- Georgie’s Outdoor Mexican Cafe: Fresh ingredients using local seasonal produce which makes for delicious dishes enjoyed outside.
- Sweetwater Kitchen: Farm-to-table where reservations are recommended.
- Nemo’s Drive-Thru: Grab some ice cream!
Where to Stay
For such a small town, there are actually quite a few places to stay in Escalante, Utah. Click for all of the lodging options, including motels and camping.
This is also the perfect day trip. It’s not necessary to stay overnight unless it works well into your plans!
What to Pack for a Day in Escalante?
There are a few things you’re going to want with you when traveling to Escalante and the slot canyons.
- Cooler: Water is important, but don’t forget beer. There are no liquor stores in this town!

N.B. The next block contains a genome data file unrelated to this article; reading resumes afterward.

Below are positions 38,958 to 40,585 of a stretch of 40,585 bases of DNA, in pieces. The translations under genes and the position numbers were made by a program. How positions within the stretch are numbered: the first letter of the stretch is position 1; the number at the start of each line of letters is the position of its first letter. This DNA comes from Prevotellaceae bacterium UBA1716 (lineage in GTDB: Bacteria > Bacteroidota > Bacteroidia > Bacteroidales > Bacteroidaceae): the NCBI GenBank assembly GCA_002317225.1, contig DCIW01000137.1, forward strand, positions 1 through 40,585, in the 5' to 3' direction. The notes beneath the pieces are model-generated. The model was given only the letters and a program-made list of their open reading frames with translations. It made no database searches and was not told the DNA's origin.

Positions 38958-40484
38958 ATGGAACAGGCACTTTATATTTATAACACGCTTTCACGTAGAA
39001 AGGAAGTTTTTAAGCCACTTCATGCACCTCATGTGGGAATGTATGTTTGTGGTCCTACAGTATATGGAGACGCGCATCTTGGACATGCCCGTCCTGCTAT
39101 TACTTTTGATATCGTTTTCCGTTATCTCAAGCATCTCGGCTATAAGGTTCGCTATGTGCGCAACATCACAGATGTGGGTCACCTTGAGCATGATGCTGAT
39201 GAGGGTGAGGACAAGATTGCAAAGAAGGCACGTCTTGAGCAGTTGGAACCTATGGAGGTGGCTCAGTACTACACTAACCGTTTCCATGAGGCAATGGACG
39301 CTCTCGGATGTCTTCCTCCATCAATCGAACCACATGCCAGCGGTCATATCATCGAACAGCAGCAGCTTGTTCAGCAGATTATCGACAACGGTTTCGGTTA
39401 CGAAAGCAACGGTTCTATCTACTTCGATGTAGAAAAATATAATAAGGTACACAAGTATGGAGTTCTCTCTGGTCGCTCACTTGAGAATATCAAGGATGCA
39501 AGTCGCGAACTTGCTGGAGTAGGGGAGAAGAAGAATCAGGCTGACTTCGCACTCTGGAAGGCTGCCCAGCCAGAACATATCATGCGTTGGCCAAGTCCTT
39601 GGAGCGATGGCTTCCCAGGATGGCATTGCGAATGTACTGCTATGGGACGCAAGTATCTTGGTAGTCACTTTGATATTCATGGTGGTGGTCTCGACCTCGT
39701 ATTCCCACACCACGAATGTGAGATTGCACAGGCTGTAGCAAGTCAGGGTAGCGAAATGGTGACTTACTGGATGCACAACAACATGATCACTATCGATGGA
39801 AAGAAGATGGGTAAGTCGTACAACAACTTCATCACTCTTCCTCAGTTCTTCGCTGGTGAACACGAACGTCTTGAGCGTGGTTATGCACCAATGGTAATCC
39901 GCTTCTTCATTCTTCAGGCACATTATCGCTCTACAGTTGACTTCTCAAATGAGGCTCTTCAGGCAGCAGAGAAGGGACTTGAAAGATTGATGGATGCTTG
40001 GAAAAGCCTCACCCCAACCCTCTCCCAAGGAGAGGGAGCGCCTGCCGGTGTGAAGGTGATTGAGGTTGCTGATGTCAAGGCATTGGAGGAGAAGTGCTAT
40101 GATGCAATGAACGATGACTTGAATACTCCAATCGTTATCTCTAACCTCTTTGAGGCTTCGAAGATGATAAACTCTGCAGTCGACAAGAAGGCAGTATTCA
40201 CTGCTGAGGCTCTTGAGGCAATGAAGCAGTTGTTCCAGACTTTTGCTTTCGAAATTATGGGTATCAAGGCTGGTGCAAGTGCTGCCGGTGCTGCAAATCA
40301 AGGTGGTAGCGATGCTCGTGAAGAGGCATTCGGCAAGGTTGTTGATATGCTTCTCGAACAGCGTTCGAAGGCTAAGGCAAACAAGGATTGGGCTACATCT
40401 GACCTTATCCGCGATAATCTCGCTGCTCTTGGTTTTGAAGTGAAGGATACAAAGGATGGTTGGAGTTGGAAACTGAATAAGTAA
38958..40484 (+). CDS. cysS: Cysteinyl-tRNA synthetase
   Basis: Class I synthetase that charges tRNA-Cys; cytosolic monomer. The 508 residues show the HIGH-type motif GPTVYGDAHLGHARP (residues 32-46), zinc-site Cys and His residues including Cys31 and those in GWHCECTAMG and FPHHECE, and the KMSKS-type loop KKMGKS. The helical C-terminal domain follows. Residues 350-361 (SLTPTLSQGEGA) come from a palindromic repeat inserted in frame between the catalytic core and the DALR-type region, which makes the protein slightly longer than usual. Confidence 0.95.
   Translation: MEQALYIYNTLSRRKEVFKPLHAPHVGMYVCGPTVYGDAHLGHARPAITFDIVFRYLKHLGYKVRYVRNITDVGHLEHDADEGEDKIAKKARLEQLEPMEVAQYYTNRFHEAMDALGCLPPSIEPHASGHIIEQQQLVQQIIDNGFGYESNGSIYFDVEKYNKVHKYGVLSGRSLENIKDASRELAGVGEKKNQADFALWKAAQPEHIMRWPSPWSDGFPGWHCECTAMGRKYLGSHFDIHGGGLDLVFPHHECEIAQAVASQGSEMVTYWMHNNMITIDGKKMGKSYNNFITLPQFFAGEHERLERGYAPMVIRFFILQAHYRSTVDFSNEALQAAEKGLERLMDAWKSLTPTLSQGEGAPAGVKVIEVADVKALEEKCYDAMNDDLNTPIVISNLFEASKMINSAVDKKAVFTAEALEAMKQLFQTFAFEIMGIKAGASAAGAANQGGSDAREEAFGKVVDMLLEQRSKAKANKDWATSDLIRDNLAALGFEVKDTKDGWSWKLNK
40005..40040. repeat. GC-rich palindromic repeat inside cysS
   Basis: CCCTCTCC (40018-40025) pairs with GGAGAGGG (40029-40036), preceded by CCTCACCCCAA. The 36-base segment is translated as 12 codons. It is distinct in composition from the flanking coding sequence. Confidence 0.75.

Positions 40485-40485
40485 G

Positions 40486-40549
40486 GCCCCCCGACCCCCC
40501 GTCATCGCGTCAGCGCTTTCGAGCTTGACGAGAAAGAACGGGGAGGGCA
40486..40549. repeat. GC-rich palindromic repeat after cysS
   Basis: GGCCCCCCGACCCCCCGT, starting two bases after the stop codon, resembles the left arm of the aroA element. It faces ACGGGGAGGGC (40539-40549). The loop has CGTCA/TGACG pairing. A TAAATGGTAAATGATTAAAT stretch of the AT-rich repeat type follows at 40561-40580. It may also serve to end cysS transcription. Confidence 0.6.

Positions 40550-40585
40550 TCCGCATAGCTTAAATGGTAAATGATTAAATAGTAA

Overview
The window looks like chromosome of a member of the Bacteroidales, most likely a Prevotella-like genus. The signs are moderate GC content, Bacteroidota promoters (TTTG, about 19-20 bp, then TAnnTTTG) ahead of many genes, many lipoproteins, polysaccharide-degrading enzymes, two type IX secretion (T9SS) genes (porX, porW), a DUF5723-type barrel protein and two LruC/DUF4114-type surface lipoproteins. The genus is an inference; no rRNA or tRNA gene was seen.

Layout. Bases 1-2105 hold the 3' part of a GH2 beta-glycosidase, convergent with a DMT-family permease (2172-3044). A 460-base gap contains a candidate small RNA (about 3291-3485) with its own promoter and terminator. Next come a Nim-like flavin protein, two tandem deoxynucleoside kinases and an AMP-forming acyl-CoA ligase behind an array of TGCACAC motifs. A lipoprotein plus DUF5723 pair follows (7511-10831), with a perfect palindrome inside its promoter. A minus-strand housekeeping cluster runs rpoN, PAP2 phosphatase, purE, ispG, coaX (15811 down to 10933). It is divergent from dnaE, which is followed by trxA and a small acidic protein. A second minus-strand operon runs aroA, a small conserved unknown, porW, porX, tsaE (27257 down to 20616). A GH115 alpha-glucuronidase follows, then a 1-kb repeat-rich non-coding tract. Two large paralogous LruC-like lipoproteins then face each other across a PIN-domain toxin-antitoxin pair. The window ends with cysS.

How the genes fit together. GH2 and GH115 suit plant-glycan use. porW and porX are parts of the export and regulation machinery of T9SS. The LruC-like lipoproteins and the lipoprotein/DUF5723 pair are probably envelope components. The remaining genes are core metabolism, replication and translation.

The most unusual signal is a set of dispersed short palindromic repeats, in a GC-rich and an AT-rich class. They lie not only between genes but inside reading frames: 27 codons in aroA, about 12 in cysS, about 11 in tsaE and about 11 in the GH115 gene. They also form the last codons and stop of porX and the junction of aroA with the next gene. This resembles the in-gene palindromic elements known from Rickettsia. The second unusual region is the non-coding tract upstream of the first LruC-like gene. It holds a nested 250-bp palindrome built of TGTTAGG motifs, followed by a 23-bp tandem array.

- Big Water Bottle: I had this 32 oz. bottle that worked perfectly. It seriously kept ice in there for an entire (hot!) day. Plus, it’s perfect for adding fun stickers during your travels.
- Sunscreen: it gets so dang hot!
- Hiking Shoes: invest in these before your trip. Much more enjoyable.
- Hiking Backpack: make it easy to carry all of your stuff.
- Snacks: for when you get hungry on the trails! Two of my absolute favorite are these Trader Joe’s Simply the Best Nuts because they come in pre-individualized packets you can just throw in your backpack. And these Chomps Beef Sticks are not only clean eating, but filling and delicious. (Note: these can both go in your carry-on bags!)
- Layers: No matter what time of year you visit, weather can fluctuate, especially when you are starting earlier morning and going all of the way into the evening!
Grand Staircase-Escalante National Monument
The Peekaboo and Spooky Escalante, Utah Slot Canyons make for a great hike that you will surely remember forever. The dirt road begins your adventure and the rock formations inside the narrow canyons are amazing. Grand Staircase Escalante National Monument should be on everyone’s bucket list!